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Reading Comprehension Worksheets
The 1930's
The Golden Gate Opens

The 1930's
The 1930's

The Golden Gate Opens
Print The Golden Gate Opens Reading Comprehension with Fifth Grade Work

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Reading Level
     edHelper's suggested reading level:   grades 5 to 7
     Flesch-Kincaid grade level:   6.81

     challenging words:    vermilion, suspension, finance, toll, difficulty, frequently, towers, pedestrian, upkeep, span, crossing, leading, death, hearing, strauss, tolls
     content words:    San Francisco Bay, Native Americans, Captain Drake, Golden Hind, Francisco Bay, San Francisco, Pacific Ocean, Joseph B., Irving Morrow, United States

The Golden Gate Opens
By Jane Runyon

1     People have lived along the cliffs surrounding San Francisco Bay for hundreds of years. Native Americans found the area rich in waterfowl, shellfish, game for hunting, native plants, and fish. In 1579, Captain Drake recorded that his crew on the Golden Hind stayed in the area for five weeks making repairs and restoring their supplies. It wasn't until 1769 that the entrance to San Francisco Bay was discovered. A few years later, in 1776, the first American colonization party was sent to the area to establish a city. San Francisco is located on a peninsula with the Pacific Ocean on one side and San Francisco Bay on the other.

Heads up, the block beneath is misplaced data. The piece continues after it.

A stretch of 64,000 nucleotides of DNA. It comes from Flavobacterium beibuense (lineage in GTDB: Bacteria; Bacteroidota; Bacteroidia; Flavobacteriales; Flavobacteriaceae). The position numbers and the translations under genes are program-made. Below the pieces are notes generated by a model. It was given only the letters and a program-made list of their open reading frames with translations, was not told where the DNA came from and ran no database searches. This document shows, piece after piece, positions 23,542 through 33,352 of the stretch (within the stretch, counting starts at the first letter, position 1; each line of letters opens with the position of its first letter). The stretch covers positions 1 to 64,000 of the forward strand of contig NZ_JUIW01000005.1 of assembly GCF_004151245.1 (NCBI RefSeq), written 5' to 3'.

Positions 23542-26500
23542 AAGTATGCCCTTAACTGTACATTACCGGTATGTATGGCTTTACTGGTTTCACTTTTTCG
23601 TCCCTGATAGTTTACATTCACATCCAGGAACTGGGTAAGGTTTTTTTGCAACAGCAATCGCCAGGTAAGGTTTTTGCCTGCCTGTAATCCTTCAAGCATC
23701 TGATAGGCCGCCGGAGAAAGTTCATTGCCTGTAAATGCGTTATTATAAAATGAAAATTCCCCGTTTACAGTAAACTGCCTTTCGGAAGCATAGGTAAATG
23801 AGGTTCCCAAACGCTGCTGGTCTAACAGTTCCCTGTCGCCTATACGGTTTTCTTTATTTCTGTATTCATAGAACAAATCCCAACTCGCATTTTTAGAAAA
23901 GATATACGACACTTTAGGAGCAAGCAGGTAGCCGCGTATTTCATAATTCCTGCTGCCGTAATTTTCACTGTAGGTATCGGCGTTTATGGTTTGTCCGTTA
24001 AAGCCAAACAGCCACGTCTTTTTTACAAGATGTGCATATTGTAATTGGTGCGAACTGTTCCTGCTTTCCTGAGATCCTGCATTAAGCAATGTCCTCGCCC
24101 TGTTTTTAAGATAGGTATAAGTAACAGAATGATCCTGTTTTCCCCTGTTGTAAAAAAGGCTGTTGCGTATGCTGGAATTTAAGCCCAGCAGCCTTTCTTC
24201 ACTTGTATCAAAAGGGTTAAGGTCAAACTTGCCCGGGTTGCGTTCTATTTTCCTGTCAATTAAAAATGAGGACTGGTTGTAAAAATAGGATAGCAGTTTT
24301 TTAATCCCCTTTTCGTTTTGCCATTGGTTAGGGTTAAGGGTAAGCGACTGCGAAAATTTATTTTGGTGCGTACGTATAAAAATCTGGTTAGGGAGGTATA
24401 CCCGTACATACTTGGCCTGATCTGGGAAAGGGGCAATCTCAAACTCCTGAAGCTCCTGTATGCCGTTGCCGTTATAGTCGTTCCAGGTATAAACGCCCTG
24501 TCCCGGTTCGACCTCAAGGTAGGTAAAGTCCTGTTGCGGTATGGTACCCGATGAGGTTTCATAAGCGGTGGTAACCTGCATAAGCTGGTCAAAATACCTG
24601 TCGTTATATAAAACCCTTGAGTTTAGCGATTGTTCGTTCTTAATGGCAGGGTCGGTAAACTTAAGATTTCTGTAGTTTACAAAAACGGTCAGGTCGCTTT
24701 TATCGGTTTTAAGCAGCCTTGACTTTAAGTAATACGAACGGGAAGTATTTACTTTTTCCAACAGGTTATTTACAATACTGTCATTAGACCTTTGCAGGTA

2     The location of San Francisco was perfect for ships sailing in from the Pacific Ocean. There was one difficulty with its location, however. In order to reach the land area north of the city, one either had to sail the treacherous water at the mouth of the bay or take the long land route around the bay.
3     Joseph B. Strauss designed a suspension bridge that would open a way from San Francisco to the northern counties after a newspaper article mentioned the need in 1917. It was not a very attractively designed bridge. Other engineers stepped in to make the bridge a bit more appealing but with little success. Irving Morrow and his wife, Gertrude, were architects who offered some suggestions to make the bridge more attractive.

Paragraphs 4 to 9:
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The 1930's
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United States
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